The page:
Individual taxpayers and business owners can use the IRS’s Offer in Compromise Booklet or the new how-to video series to learn how an offer in compromise works and decide if it could help them resolve their tax debt. Taxpayer’s can use pre-qualifier tool see if they are eligible for an offer in compromise.
An offer in compromise is an agreement between a taxpayer and the IRS that settles a tax debt for less than the full amount owed. An offer in compromise is an option when a taxpayer can’t pay their full tax liability. It is also an option when paying the entire tax bill would cause the taxpayer a financial hardship. The goal is a compromise that suits the best interest of both the taxpayer and the agency. Continue reading →
Farmers and ranchers who were forced to sell livestock due to drought may get extra time to replace the livestock and defer tax on any gains from the forced sales. Here are some facts about this to help farmers understand how the deferral works and if they are eligible.
The one-year extension gives eligible farmers and ranchers until the end of the tax year after the first drought-free year to replace the sold livestock.
The farmer or rancher must be in an applicable region. An applicable region is a county designated as eligible for federal assistance, as well as counties contiguous to that county.
The farmer’s county, parish, city or district included in the applicable region must be listed as suffering exceptional, extreme or severe drought conditions by the National Drought Mitigation Center. All or part of 36 states and one U.S. territory are listed. The list of applicable regions is in Notice 2021-55 on IRS.gov.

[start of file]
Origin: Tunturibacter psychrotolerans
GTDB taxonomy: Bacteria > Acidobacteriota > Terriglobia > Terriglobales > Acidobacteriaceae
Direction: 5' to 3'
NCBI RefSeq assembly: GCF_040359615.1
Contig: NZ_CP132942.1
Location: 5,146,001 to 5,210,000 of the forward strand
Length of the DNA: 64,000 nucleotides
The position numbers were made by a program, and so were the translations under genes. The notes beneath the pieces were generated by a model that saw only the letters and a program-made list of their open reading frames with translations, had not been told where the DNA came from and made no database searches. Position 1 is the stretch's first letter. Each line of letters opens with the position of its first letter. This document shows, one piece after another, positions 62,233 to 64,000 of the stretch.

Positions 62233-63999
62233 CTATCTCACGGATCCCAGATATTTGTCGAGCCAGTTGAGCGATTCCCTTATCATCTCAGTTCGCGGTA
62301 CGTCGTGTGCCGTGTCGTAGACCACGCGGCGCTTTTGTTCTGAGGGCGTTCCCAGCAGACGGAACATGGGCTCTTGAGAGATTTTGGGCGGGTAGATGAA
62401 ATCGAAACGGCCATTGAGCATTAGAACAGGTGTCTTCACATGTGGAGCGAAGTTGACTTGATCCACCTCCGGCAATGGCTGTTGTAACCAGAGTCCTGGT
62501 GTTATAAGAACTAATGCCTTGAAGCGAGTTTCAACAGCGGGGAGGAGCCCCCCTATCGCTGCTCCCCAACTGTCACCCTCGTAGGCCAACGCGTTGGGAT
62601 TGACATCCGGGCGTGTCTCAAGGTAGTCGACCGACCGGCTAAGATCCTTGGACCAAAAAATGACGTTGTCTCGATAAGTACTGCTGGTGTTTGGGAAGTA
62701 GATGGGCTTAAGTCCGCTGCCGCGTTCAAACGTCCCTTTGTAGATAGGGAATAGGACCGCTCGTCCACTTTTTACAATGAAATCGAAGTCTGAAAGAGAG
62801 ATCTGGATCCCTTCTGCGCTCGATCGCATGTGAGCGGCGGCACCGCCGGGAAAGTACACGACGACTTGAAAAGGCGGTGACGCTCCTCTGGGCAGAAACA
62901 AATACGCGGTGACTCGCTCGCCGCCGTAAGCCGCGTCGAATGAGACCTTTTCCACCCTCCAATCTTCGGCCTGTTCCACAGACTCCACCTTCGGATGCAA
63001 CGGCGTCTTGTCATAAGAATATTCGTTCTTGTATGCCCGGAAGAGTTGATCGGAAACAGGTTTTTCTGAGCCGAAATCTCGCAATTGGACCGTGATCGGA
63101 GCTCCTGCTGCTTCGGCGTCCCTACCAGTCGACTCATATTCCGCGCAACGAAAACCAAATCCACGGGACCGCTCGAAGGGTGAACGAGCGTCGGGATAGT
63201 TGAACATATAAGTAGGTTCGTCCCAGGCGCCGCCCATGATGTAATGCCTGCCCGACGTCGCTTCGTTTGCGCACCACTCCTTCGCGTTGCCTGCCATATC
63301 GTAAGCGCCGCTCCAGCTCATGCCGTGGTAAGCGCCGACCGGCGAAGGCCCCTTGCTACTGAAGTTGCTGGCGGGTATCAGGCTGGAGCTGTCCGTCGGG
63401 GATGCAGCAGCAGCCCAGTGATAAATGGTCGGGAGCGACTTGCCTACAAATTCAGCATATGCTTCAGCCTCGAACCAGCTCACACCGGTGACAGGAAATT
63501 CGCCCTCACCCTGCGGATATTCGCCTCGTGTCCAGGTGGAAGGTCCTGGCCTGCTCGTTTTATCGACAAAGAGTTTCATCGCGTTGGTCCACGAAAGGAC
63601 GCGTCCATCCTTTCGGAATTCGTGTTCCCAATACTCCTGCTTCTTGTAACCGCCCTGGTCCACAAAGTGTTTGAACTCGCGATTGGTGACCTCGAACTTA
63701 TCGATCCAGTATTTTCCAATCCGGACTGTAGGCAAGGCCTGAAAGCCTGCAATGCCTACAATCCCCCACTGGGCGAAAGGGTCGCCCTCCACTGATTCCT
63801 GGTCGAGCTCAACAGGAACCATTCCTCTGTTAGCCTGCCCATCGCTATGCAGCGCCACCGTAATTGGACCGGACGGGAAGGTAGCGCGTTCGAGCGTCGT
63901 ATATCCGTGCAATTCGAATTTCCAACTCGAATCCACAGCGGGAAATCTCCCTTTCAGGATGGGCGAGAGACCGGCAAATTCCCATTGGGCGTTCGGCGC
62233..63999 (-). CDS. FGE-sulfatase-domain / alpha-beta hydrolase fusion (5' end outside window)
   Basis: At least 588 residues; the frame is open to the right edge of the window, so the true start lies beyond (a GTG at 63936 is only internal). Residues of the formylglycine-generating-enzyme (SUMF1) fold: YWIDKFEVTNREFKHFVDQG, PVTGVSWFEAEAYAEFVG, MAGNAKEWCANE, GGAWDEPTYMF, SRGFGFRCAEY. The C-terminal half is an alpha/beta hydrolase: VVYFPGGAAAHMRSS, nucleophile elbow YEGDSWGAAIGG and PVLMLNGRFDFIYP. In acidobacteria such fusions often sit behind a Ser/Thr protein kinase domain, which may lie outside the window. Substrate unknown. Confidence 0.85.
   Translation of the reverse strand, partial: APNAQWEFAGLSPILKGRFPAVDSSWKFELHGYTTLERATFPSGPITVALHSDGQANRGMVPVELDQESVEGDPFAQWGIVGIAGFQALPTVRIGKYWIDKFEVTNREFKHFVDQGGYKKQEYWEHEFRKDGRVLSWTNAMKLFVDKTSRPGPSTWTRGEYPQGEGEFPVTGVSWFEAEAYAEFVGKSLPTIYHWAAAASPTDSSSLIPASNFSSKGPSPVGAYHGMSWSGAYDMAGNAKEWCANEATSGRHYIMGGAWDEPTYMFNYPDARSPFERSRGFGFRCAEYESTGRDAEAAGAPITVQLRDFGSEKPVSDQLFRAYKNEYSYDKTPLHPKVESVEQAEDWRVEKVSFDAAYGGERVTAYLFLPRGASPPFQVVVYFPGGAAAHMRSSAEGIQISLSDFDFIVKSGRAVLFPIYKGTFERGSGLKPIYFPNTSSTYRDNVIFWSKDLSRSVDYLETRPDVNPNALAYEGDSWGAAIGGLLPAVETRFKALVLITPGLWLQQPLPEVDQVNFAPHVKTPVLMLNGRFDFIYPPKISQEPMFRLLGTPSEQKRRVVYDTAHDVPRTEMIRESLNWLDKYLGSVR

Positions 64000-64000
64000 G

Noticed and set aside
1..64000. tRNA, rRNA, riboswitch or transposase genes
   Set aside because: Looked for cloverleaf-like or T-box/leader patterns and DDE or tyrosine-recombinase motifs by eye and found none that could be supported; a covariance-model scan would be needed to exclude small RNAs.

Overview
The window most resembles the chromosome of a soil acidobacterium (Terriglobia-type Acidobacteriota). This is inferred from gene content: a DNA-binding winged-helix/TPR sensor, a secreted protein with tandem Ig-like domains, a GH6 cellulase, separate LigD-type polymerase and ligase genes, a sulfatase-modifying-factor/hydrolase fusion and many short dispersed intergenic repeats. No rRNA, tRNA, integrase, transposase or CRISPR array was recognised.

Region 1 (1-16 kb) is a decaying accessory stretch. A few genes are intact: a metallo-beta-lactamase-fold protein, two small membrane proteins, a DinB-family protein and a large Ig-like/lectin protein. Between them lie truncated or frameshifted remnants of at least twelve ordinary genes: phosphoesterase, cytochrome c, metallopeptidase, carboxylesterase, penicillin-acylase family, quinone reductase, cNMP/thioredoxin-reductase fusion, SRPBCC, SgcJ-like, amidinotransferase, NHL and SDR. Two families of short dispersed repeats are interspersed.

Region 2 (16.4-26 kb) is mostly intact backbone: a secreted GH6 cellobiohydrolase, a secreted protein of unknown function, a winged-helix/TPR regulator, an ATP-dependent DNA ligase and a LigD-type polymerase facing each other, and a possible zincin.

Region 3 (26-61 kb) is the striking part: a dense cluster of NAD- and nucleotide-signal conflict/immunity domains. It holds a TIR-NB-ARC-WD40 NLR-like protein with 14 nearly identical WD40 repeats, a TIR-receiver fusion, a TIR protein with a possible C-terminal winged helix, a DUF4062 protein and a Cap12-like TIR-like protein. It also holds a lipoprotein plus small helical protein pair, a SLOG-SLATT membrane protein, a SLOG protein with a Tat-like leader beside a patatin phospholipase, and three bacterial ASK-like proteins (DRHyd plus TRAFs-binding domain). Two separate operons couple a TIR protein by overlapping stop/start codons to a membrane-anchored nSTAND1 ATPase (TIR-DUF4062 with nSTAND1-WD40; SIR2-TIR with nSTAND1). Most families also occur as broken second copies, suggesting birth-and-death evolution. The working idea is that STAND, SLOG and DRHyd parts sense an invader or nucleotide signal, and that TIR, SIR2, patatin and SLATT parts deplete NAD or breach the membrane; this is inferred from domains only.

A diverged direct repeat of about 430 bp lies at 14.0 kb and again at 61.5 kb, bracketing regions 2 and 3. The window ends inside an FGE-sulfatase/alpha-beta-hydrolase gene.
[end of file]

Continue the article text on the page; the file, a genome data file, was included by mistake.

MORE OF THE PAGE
Employers filing employment tax returns and claiming an employer tax credit should read the instructions for Form 941 and carefully complete the form to avoid mistakes.
Using a reputable tax preparer including a certified public accountant, enrolled agent or other knowledgeable tax professional can also help avoid errors. Mistakes can result in a processing delay or a balance due notice, which could mean additional delays or require filing an amended return.
Here are some important things employers should remember when preparing tax returns or claiming credits.
With the filing deadline around the corner, the IRS reminders members of the military that they may qualify for special tax benefits. For example, they don’t have to pay taxes on some types of income. Special rules may lower the tax they owe or allow them more time to file and pay their federal taxes.
The IRS urges low- and moderate-income individuals and families, especially those who don’t normally file a tax return because they are not required to by law, to use IRS Free File. Filing a tax return is the only way for taxpayers to claim a refund or claim benefits like the recovery rebate credit and Earned Income Tax Credit.
Taxpayers who are not required to file should still consider doing so to get money they are due.
The Internal Revenue Service announced that the nation’s tax season will start on Friday, February 12, 2021, when the tax agency will begin accepting and processing 2020 tax year returns.
Because of the pandemic and stimulus payments, the Internal Revenue Service will not start accepting federal tax returns until February 12, 2021.